Among its other properties, hemp is not prone to shrinkage or pilling, it can be highly soft, and a breathable fabric too. Hemp in fact softens with each wash and its fibres don’t degrade even after excessive washing. In terms of resource consumption, hemp requires significantly less water as compared to growing cotton, while it grows quickly with minimal soil nutrients. The plant is very good for soil, it can be grown for many years in the same place without exhausting it. This is why hemp is considered to be eco-friendly. Industrial cultivation of hemp is however a challenge in many countries since the laws do not differentiate between hemp and its psychoactive female plant used for making marijuana. China leads the world with 70% of global production.


Centuries ago, linen clothing used to be available only for the elite class, until around 16th century, when flax cultivation (the plant from which linen is made) became widespread and linen became commonly available. Along with hemp, linen is also one of the strongest natural fibres, which makes it long lasting too. And, just like hemp, it starts getting softer too with each wash. Cultivation of flax is cost effective too, since it uses very little water, can grow in poor soil and doesn’t require much inorganic fertilizers or pesticides too. In fact, the whole flax plant has utility value. Flax plants also have a high rate of carbon absorption. For these reasons, we consider linen to be a sustainable material, even when it is not organically grown.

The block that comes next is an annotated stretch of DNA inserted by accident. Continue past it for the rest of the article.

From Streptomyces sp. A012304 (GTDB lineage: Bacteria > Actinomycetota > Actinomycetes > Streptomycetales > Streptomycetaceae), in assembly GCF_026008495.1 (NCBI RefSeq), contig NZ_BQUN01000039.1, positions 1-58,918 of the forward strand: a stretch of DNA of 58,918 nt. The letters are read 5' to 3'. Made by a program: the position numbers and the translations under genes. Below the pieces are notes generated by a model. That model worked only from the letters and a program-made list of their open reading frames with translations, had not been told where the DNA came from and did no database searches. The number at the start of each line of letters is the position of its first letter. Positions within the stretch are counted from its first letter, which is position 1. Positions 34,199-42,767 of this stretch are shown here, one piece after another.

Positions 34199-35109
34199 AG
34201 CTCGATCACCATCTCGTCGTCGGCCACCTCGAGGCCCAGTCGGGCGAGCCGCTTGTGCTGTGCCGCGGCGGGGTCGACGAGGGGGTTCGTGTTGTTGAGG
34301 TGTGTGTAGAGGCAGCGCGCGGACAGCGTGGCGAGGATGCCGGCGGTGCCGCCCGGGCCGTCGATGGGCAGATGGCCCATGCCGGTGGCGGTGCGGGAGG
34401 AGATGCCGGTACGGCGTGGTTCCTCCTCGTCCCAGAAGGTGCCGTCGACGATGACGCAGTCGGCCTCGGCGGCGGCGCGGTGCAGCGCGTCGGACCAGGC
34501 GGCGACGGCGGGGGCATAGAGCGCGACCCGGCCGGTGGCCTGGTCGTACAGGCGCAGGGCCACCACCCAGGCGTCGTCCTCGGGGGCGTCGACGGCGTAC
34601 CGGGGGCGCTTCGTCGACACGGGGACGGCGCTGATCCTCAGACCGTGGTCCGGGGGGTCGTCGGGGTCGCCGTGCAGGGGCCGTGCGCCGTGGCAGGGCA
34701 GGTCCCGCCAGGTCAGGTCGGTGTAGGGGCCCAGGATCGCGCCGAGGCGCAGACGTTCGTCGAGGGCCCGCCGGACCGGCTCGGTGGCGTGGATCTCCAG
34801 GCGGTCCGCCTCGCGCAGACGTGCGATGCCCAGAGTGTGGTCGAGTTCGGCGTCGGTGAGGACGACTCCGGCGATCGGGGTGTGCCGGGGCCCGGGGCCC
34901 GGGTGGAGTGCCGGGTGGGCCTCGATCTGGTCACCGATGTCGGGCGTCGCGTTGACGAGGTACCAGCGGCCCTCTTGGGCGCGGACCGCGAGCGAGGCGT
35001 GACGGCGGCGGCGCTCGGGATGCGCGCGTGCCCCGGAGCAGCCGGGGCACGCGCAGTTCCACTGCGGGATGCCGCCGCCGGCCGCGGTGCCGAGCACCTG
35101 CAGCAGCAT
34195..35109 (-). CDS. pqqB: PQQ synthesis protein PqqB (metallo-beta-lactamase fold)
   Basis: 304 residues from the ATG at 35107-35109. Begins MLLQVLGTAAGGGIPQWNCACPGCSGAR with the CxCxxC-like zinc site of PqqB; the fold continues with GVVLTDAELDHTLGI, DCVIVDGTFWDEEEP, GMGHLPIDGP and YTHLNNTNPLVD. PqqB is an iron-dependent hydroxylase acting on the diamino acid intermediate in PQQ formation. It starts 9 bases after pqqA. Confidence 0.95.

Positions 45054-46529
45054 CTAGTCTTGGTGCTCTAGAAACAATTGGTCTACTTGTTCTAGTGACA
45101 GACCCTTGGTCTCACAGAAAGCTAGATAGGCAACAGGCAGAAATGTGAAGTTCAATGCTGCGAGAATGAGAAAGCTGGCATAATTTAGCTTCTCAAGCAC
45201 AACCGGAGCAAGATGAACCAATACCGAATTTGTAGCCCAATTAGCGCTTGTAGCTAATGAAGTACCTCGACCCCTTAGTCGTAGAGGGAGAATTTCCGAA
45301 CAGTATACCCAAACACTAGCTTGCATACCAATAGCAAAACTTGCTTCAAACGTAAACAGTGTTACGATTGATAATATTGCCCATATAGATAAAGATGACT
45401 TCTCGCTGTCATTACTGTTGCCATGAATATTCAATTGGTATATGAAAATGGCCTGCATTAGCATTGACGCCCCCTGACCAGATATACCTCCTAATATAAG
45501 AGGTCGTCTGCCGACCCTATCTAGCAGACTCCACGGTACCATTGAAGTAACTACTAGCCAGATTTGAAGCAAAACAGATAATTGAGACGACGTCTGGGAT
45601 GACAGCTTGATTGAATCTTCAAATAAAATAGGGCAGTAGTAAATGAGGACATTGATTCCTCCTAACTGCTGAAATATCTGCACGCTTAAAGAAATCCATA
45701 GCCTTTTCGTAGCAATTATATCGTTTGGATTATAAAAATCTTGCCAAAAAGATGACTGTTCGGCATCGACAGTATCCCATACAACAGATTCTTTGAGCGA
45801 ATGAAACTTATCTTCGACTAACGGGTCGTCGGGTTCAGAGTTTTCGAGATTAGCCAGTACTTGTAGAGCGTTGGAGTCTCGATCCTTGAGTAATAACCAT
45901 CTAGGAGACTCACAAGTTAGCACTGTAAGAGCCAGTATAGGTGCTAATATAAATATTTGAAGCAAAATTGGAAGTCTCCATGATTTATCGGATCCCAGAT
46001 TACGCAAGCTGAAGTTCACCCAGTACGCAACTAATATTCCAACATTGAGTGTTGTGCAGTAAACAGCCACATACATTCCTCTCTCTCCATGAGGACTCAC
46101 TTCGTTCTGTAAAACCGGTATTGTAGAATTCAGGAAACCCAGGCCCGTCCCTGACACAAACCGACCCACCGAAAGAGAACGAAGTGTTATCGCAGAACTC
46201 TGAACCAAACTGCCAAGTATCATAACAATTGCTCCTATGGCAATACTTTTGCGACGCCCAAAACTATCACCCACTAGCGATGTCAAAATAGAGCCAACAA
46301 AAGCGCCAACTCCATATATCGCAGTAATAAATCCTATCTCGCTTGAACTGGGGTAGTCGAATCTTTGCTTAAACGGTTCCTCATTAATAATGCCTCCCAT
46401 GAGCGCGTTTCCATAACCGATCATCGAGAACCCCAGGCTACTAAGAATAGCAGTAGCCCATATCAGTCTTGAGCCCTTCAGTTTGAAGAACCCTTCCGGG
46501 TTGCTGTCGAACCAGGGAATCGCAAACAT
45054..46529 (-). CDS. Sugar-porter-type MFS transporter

Despite the eco-friendly properties, only approx. 1% of the global fabric production is made from linen, since linen yarn manufacturing is a labor intensive process, leading to cost overheads. The next time you come across a linen garment that you feel is pricy, we are sure that you appreciate that worthiness.


Silk, considered one of the world’s finest fabric shares a lot of its properties with synthetic blend counterparts, however silk is relatively more eco-friendly since it uses lesser resources and doesn’t require pesticides too.


This fabric has however seen a lot of criticism in the past since extraction of silk involves boiling the silkworms cocoons that feed on mulberry leaves. With ahimsa silk, the cocoon is left alone for a few days until the worms mature, pierce the cocoon and fly away as moths. Each cocoon is checked individually prior to boiling. The waiting time reduces the efficiency of the process and reduces the yield too. This process often makes it double as expensive as normal silk.


dwij hopes that the above insights help you make a more conscious decision the next time you go shopping.


#textile #dwijproducts #upcycledinindia #consciousfashion #upcycledfashion #textilewaste

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“dwij" (द्वि = Twice, ज = Born), means second life in Sanskrit addresses the ills of fast fashion by providing ​inclusive growth of society, through upcycling of post consumer jeans and post industrial denim.